Munich Personal RePEc Archive

Are Proposed African Monetary Unions Optimal Currency Areas? Real, Monetary and Fiscal Policy Convergence Analysis

Simplice A, Asongu (2012): Are Proposed African Monetary Unions Optimal Currency Areas? Real, Monetary and Fiscal Policy Convergence Analysis. Forthcoming in:

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Abstract

Purpose – A spectre is hunting embryonic African monetary zones: the EMU crisis. This paper assesses real, monetary and fiscal policy convergence within the proposed WAM and EAM zones. The introduction of common currencies in West and East Africa is facing stiff challenges in the timing of monetary convergence, the imperative of central bankers to apply common modeling and forecasting methods of monetary policy transmission, as well as the requirements of common structural and institutional characteristics among candidate states.

Design/methodology/approach – In the analysis: monetary policy targets inflation and financial dynamics of depth, efficiency, activity and size; real sector policy targets economic performance in terms of GDP growth at macro and micro levels; while, fiscal policy targets debt-to-GDP and deficit-to-GDP ratios. A dynamic panel GMM estimation with data from different non-overlapping intervals is employed. The implied rate of convergence and the time required to achieve full (100%) convergence are then computed from the estimations.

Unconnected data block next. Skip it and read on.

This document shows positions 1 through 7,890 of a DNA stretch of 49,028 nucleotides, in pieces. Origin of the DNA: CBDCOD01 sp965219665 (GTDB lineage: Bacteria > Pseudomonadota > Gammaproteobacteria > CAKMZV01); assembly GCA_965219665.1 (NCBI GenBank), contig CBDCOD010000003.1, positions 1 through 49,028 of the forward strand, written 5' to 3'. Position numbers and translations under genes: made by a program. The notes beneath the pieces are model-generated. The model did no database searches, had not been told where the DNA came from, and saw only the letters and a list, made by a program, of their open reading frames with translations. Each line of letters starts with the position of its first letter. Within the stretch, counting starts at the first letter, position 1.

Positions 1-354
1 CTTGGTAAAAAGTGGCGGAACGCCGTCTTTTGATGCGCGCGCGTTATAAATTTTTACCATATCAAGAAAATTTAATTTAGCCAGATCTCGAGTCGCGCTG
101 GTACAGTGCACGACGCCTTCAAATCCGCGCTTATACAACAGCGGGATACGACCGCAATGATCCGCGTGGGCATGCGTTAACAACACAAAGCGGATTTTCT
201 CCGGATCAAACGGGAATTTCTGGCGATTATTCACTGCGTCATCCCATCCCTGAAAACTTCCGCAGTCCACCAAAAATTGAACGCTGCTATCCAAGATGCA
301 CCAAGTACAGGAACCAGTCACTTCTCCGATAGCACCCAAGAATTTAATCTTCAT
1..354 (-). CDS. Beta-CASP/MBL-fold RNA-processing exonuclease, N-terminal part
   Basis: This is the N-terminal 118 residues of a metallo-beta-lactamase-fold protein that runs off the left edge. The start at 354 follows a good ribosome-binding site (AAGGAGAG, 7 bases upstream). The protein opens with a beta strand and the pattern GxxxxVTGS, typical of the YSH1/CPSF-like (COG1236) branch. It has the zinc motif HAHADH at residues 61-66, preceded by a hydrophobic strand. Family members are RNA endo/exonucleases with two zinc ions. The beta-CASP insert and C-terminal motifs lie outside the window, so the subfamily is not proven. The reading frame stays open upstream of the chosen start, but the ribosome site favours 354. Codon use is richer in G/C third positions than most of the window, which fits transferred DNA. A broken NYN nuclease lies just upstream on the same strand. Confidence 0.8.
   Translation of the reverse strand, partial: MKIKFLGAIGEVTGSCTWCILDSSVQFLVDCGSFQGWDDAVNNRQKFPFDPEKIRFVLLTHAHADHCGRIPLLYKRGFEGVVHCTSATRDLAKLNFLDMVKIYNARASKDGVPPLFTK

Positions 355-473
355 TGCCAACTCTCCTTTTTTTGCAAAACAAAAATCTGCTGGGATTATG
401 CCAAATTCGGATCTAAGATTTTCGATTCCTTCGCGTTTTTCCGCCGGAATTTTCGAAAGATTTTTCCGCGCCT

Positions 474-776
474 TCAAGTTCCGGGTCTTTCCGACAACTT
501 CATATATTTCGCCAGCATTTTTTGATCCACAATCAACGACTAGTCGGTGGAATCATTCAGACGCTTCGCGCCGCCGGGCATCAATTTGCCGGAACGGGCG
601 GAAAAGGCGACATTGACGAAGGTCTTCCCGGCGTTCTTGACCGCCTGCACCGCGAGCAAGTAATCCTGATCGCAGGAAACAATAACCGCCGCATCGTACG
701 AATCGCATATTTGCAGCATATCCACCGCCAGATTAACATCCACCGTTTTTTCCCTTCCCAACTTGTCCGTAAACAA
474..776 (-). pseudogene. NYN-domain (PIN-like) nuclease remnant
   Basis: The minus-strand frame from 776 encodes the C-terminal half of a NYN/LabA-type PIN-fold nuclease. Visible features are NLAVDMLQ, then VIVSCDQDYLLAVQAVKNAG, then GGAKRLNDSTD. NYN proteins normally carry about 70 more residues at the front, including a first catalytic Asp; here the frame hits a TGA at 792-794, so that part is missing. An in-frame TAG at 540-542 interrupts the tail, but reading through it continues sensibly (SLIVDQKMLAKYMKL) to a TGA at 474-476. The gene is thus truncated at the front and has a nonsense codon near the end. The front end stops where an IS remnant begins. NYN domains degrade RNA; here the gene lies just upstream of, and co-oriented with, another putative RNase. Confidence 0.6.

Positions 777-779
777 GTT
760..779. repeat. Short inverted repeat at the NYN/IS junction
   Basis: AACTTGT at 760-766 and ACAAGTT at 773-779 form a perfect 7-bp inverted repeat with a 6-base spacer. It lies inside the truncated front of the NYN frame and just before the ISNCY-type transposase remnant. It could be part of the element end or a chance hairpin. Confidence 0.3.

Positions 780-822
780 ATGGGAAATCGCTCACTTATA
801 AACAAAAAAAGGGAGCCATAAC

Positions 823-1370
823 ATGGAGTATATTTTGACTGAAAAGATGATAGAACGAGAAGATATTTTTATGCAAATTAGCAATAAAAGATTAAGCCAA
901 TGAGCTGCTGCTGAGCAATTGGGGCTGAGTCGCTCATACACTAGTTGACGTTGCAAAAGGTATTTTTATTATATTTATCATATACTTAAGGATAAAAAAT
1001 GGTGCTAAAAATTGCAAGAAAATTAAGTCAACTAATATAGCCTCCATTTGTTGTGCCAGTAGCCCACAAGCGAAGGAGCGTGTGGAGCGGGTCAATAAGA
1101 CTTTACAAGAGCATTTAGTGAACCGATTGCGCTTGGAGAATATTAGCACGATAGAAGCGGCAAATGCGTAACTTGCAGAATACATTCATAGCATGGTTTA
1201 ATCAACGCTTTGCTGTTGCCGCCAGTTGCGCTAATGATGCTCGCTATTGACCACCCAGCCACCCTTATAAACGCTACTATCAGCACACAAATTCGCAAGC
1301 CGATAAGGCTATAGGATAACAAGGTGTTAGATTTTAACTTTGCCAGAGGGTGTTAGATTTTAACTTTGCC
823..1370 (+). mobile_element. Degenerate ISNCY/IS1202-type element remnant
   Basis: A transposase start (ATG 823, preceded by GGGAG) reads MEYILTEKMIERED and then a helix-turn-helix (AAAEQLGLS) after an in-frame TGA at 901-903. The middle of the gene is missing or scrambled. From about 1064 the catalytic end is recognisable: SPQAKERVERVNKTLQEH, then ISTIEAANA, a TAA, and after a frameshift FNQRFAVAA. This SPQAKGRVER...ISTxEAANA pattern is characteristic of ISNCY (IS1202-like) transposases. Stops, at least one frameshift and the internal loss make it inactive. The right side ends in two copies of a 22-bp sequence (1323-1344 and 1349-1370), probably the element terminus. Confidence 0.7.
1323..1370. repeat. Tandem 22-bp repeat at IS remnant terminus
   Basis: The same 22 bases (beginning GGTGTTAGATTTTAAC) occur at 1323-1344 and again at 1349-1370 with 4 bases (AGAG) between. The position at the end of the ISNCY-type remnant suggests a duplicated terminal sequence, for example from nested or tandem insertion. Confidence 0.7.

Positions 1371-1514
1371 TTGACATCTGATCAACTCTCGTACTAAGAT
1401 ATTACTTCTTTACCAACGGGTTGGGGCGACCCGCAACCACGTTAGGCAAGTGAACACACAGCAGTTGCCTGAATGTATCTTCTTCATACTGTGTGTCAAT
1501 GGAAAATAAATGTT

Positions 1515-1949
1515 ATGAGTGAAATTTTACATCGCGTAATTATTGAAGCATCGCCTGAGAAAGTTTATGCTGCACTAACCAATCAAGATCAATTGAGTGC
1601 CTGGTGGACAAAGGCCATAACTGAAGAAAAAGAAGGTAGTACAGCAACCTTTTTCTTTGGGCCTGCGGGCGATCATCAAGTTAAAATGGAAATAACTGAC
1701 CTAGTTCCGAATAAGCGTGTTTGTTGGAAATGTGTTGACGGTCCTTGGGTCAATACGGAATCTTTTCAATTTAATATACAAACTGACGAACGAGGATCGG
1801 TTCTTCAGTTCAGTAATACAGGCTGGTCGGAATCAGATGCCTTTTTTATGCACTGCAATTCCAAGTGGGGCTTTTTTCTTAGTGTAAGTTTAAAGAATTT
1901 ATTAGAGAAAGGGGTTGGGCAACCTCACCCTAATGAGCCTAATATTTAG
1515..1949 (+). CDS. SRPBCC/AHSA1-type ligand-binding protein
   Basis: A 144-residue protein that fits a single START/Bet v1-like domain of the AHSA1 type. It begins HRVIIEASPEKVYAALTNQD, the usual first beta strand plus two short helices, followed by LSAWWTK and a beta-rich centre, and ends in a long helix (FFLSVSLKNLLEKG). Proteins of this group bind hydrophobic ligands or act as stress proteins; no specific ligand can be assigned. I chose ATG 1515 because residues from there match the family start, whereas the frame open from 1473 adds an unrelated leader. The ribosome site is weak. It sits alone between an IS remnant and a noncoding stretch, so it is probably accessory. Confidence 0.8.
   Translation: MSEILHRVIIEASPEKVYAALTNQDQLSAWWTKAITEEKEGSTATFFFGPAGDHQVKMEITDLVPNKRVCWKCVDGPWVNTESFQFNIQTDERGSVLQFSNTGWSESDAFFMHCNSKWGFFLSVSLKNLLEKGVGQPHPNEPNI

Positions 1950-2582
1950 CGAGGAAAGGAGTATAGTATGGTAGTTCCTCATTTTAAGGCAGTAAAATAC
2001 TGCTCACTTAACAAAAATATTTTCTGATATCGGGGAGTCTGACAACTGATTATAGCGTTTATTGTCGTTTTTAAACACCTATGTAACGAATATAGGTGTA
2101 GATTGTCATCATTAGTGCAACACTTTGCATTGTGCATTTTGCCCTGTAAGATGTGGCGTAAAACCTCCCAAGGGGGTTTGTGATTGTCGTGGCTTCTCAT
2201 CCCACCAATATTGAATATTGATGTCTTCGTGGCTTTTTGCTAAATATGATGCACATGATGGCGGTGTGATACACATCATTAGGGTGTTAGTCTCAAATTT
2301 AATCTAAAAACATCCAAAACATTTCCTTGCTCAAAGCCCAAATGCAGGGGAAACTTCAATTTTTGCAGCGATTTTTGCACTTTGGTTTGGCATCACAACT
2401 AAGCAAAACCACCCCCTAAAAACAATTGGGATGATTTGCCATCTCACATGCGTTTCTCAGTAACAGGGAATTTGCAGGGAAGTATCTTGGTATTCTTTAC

Findings – Findings suggest overwhelming lack of convergence: (1) initial conditions for financial development are different across countries; (2) fundamental characteristics as common monetary policy initiatives and IMF backed financial reform programs are implemented differently across countries; (3) there is remarkable evidence of cross-country variations in structural characteristics of macroeconomic performance; (4) institutional cross-country differences could also be responsible for the deficiency in convergence within the potential monetary zones; (5) absence of fiscal policy convergence and no potential for eliminating idiosyncratic fiscal shocks due to business cycle incoherence.

Practical implications – As a policy implication, heterogeneous structural and institutional characteristics across countries are giving rise to different levels and patterns of financial intermediary development. Thus, member states should work towards harmonizing cross-country differences in structural and institutional characteristics that hamper the effectiveness of convergence in monetary, real and fiscal policies. This could be done by stringently monitoring the implementation of existing common initiatives and/or the adoption of new reforms programs.

Originality/value – It is one of the few attempts to investigate the issue of convergence within the proposed WAM and EAM unions.

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